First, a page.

One way I found to know the coordinates where the user tapped or clicked on the taskbar is to subclass the DesktopExplorerWindow and trap WM_CANCELMODE message. In the handler for WM_CANCELMODE, calling GetMessagePos() will return the position into a g_dwTapPos variable.

// DesktopExplorerWindow
LRESULT DesktopExplorerWindowProc(HWND hWnd, UINT msg, WPARAM wParam, LPARAM lParam)
switch (msg)
// Trap WM_CANCELMODE message
// This will get us the point at which tap occurred
g_dwTapPos = GetMessagePos();

return ::CallWindowProc(g_fnProc, hWnd, msg, wParam, lParam);

BOOL HookDesktopExplorerWindow()
return FALSE;

g_hWnd = ::FindWindow(_T(“DesktopExplorerWindow”), NULL);
g_fnProc = (WNDPROC)::SetWindowLong(g_hWnd, GWL_WNDPROC, (LONG)DesktopExplorerWindowProc);

return g_hWnd != NULL;

BOOL FreeDesktopExplorerWindow()
return FALSE;

::SetWindowLong(g_hWnd, GWL_WNDPROC, (LONG)g_fnProc);
g_fnProc = NULL;

return TRUE;

HookDesktopExplorerWindow can be called from WM_CREATE handler in main Window procedure before calling ShowTrayIcon. FreeDesktopExplorerWindow can be called from WM_DESTROY handler in main Window procedure.

See below how the icon and popup menu shows up in my sample application.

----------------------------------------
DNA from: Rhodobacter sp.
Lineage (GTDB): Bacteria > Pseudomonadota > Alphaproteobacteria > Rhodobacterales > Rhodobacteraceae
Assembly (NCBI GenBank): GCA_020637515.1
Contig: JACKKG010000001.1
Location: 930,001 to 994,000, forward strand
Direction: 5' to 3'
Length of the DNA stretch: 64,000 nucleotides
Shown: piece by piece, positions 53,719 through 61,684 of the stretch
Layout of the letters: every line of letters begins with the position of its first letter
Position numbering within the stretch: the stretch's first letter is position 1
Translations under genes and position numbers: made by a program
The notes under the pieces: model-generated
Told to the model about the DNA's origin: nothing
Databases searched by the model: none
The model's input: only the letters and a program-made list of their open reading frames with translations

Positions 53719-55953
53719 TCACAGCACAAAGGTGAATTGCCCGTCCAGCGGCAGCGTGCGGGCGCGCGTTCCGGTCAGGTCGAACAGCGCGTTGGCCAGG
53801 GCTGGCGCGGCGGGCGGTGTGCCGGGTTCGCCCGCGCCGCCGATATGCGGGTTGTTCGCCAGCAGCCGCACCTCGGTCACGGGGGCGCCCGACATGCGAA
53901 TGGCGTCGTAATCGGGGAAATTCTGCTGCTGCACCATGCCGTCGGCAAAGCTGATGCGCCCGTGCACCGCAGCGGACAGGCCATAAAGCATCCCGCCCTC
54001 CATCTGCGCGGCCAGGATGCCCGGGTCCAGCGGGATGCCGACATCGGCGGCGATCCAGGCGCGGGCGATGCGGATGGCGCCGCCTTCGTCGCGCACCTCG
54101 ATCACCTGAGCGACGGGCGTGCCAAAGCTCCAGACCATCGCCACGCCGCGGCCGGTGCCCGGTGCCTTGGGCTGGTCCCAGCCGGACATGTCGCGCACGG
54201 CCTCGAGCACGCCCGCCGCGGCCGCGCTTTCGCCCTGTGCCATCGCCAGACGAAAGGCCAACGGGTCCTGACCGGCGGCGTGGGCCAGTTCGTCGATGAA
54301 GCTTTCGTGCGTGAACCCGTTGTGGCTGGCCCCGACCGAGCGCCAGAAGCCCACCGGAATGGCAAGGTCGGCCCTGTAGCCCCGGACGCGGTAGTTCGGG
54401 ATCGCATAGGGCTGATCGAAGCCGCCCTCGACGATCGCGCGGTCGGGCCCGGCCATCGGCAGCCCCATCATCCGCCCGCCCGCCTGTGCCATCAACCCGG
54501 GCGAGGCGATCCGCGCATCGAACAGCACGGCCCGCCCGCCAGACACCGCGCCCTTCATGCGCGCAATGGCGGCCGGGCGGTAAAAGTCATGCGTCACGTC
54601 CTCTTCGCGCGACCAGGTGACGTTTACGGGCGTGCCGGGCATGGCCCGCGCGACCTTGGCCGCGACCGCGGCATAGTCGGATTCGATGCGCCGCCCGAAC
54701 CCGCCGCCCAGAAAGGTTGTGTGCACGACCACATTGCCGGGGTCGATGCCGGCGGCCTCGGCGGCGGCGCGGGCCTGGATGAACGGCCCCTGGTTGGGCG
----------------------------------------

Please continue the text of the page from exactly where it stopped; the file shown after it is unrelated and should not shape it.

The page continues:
Sample application showing System Tray Icon

Sample application showing System Tray Icon

Setting ES_MULTILINE of a CEditView derived class

December 5, 2008

CEditView class provides functionality of a Windows edit control to MFC applications. If ES_MULTILINE style is set, the edit control shows as many lines as possible to display the embedded text. Otherwise the whole text string is shown on the first line and if required, horizontal scrollbar is also shown.

ES_MULTILINE is one of those edit control styles which can not be changed if an instance of the class is already created. Basically there is no easy way to turn this style on and off once the object has been created. If your class is derived from CEditView and you want to turn on this style, override the PreCreateWindow method of the base class and modify the style field to set ES_MULTILINE.

BOOL CPreView::PreCreateWindow(CREATESTRUCT& cs)
// TODO: Add your specialized code here and/or call the base class |= ES_MULTILINE | ES_AUTOVSCROLL;
return CEditView::PreCreateWindow(cs);

Since derived class implementation is called before the base class implementation, the style is set before the object is created. This method can be used to set other styles also.